New Delhi: With Delhi Assembly elections slated for next year, the poll bugle has been sounded in the national capital as union minister Hardeep Singh Puri said that Manoj Tiwari will be the BJP’s chief ministerial candidate.
Senior BJP leader Puri said the party will fight elections under the leadership of Tiwari, who is also the saffron party’s Delhi chief.
“We are going to fight Assembly elections under leadership of Manoj Tiwari and we will rest only after making him the chief minister,” Puri was quoted as saying by news agency ANI.
However, he later clarified in a tweet that he meant that the BJP would win with a huge mandate under Tiwari's leadership and the party has not announced any chief ministerial candidate.
On Saturday, Puri had said that he has no intentions to run for the post of Delhi chief minister.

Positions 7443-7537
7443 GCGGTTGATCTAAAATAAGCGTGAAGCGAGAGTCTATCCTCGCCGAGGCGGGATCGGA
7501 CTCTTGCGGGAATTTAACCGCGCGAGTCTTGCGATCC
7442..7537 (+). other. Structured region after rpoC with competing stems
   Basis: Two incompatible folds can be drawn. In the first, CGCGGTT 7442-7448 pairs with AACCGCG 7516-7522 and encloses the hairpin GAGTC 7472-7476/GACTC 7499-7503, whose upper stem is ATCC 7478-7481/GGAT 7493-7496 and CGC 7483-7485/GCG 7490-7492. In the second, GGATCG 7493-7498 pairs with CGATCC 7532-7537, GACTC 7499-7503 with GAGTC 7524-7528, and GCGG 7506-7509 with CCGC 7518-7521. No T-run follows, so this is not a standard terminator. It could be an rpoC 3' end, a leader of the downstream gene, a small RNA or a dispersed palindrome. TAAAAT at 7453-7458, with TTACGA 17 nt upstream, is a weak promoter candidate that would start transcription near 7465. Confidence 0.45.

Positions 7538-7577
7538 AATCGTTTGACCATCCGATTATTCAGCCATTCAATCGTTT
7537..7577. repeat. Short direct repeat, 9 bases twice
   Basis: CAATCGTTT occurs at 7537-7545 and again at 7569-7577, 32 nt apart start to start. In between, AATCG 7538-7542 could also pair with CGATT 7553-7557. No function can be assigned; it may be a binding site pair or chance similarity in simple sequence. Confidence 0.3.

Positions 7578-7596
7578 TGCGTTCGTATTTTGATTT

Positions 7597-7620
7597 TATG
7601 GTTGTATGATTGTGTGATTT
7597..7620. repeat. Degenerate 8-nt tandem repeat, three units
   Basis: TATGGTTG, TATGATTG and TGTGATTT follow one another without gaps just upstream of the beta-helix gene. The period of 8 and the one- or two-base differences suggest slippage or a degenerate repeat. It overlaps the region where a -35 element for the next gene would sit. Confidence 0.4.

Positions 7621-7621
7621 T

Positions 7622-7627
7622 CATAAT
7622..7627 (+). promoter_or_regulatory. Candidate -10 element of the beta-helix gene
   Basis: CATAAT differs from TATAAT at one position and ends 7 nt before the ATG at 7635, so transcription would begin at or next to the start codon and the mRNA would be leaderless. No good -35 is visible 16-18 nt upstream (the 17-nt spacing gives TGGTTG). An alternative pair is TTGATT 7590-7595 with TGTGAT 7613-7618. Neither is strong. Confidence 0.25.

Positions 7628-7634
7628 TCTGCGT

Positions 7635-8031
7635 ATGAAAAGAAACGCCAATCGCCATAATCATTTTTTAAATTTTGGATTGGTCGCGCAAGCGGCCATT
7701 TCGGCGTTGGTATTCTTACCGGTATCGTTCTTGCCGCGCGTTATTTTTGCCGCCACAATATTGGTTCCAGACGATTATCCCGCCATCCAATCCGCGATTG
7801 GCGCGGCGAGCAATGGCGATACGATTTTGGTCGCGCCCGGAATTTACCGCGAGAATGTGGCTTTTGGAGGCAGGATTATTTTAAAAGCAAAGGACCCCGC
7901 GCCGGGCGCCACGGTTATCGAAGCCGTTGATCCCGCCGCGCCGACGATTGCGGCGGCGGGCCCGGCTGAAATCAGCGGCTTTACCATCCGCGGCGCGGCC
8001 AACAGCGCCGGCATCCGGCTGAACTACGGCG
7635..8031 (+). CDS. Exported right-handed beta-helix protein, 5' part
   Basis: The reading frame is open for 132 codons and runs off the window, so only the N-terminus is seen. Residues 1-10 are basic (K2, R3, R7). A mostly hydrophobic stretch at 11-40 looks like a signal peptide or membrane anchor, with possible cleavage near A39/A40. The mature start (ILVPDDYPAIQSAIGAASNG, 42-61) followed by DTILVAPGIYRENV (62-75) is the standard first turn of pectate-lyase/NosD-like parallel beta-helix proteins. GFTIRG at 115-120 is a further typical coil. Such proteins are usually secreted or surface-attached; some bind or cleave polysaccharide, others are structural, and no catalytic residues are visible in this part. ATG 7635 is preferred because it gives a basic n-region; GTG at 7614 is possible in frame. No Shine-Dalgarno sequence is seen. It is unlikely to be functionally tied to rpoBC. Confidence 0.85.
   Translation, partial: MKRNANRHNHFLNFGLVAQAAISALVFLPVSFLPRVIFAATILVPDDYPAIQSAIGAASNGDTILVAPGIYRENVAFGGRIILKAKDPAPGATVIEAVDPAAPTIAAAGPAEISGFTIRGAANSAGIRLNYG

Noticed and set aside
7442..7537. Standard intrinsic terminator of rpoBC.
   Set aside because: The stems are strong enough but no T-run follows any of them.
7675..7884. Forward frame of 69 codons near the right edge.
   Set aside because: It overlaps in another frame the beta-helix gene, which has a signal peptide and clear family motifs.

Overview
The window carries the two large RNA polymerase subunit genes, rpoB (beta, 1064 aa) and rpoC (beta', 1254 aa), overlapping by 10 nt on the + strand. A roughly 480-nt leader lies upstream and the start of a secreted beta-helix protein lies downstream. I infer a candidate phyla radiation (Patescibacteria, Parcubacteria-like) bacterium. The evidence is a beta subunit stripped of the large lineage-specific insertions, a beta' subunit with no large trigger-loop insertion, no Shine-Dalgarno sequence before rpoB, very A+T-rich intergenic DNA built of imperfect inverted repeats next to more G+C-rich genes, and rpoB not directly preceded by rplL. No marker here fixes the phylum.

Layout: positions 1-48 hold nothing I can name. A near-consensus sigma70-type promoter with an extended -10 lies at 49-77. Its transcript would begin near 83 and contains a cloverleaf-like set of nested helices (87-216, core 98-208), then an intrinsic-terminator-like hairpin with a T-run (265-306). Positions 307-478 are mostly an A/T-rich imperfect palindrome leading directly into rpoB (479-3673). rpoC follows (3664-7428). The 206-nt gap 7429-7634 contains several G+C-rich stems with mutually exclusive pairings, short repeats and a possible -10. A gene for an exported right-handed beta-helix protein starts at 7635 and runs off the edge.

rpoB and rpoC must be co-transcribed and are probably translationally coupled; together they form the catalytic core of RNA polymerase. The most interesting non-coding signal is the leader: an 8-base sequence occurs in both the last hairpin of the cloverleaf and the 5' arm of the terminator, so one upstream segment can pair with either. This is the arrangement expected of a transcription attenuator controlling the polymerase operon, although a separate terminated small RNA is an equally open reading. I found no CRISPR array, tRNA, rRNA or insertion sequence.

"The party (BJP) has a well-defined leadership in Delhi. There are people who have grown up in the city. I have no such intentions (to run for the CM's post). I am happy where I am," he replied to a question during a press conference.
The BJP had placed its bets on Harsh Vardhan during the 2013 assembly elections, while former IPS officer Kiran Bedi was its CM face in 2015.
Puri also denounced the Arvind Kejriwal government in Delhi for its "obstructionist irresponsible attitude on every issue pertaining to the welfare of the people in the national capital".
Inaugurating a portal which will 'define and delineate' the boundaries of 1,731 unauthorised colonies here using satellite imagery, he claimed that the AAP government kept delaying the work on various pretexts.
"The same obstructionist attitude is evident as far as Delhi's urban mobility infrastructure is concerned. Instead of strengthening the existing urban mobility infrastructure like metro and buses in Delhi, the local government is resorting to election gimmicks," he said.
"We are not against offering benefits to citizens, but firmly believe that if DTC had a full fleet of 11,000 buses instead of just 4,000, the benefit to the citizens would have been more pronounced," Puri said.